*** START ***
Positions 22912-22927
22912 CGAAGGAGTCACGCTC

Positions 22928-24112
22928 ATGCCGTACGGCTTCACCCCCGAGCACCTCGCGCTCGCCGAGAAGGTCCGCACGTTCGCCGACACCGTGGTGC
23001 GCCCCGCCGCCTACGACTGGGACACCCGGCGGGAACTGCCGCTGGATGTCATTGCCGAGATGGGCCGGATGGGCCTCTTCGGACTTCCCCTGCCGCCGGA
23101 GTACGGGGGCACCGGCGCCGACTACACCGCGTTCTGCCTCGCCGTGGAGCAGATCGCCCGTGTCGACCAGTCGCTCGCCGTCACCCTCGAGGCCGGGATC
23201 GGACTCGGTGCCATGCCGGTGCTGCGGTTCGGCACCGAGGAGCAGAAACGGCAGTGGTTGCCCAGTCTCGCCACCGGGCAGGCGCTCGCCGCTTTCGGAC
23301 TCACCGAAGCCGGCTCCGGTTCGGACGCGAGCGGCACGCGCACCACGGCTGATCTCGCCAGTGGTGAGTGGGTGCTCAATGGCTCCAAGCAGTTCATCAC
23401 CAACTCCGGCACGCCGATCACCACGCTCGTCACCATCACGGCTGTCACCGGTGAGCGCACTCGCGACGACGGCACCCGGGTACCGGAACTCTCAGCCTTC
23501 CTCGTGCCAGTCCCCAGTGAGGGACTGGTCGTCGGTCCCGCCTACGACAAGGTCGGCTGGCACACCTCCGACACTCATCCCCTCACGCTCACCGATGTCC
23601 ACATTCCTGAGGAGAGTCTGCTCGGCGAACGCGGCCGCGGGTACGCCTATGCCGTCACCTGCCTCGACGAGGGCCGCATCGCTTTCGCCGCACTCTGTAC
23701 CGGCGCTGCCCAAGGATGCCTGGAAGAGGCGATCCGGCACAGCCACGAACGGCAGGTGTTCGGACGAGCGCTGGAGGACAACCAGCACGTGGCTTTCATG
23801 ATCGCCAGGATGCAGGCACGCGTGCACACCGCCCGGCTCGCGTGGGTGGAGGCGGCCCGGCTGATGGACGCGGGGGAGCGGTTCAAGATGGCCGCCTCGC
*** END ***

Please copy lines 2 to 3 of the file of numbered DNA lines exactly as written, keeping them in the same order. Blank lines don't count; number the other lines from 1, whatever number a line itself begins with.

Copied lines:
22912 CGAAGGAGTCACGCTC

Positions 22928-24112